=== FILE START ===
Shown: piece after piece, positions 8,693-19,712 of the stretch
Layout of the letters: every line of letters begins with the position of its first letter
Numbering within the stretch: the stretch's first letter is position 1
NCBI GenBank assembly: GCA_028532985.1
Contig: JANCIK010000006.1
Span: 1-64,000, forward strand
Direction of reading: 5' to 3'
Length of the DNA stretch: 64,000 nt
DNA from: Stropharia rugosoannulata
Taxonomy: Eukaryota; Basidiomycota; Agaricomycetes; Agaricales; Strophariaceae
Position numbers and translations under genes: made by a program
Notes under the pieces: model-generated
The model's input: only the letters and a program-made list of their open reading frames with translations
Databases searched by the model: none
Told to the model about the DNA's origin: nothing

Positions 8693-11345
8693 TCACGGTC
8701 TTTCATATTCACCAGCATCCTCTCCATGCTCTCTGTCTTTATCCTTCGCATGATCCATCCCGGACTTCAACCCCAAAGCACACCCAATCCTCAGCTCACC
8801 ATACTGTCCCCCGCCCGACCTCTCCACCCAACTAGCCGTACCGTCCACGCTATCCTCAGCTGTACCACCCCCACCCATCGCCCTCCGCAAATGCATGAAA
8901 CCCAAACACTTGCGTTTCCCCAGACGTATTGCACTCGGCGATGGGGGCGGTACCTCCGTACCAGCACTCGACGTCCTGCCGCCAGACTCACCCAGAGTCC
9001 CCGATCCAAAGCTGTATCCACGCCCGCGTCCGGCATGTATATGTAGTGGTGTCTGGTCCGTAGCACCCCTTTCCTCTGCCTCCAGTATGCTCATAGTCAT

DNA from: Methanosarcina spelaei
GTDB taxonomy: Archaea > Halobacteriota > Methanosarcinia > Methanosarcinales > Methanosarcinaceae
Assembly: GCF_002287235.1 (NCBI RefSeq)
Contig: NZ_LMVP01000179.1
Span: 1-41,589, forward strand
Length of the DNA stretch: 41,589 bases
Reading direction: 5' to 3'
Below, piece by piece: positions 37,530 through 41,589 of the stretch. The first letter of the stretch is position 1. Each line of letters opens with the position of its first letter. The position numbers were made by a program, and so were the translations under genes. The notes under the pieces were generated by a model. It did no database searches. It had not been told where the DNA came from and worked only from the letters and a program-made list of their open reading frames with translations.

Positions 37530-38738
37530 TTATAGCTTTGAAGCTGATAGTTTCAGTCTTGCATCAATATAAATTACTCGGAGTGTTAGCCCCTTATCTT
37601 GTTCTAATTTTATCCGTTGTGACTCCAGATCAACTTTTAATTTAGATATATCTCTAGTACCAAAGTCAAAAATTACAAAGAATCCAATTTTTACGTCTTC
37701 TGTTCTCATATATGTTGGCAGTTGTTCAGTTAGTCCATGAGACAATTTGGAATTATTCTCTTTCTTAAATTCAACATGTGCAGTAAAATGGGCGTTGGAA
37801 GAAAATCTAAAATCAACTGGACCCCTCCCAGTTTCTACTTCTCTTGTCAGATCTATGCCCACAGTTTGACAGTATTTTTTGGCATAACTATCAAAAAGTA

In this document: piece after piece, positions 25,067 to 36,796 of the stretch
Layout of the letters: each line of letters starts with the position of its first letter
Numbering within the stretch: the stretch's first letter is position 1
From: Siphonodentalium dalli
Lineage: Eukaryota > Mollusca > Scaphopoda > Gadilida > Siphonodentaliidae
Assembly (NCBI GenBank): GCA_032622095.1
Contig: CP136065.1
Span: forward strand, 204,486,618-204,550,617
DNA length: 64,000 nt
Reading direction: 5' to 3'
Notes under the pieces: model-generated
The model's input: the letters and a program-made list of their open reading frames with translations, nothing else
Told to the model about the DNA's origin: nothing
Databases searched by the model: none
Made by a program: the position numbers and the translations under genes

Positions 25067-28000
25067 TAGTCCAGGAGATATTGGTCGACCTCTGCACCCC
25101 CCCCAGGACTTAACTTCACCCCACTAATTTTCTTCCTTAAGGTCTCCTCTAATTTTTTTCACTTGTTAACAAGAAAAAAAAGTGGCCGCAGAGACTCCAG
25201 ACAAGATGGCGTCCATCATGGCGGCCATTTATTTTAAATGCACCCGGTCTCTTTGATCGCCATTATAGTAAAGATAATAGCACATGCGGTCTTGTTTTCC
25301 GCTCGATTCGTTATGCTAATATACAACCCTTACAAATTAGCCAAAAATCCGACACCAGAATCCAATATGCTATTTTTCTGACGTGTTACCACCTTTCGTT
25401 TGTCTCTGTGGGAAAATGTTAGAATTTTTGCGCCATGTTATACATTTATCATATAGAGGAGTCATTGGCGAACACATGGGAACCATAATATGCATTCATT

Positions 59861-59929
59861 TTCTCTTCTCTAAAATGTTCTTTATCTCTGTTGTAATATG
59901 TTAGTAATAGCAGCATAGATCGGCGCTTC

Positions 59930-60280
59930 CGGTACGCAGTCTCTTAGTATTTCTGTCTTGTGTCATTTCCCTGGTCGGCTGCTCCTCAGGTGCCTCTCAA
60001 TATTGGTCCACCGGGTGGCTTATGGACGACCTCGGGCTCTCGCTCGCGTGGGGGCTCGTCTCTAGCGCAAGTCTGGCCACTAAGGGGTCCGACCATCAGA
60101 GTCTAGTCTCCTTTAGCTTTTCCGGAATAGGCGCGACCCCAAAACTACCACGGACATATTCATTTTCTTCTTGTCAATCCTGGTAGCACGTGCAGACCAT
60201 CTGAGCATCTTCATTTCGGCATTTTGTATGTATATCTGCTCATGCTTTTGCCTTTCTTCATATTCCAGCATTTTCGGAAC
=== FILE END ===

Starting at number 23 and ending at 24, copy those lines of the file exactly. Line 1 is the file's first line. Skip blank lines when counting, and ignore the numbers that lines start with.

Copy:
GTDB taxonomy: Archaea > Halobacteriota > Methanosarcinia > Methanosarcinales > Methanosarcinaceae
Assembly: GCF_002287235.1 (NCBI RefSeq)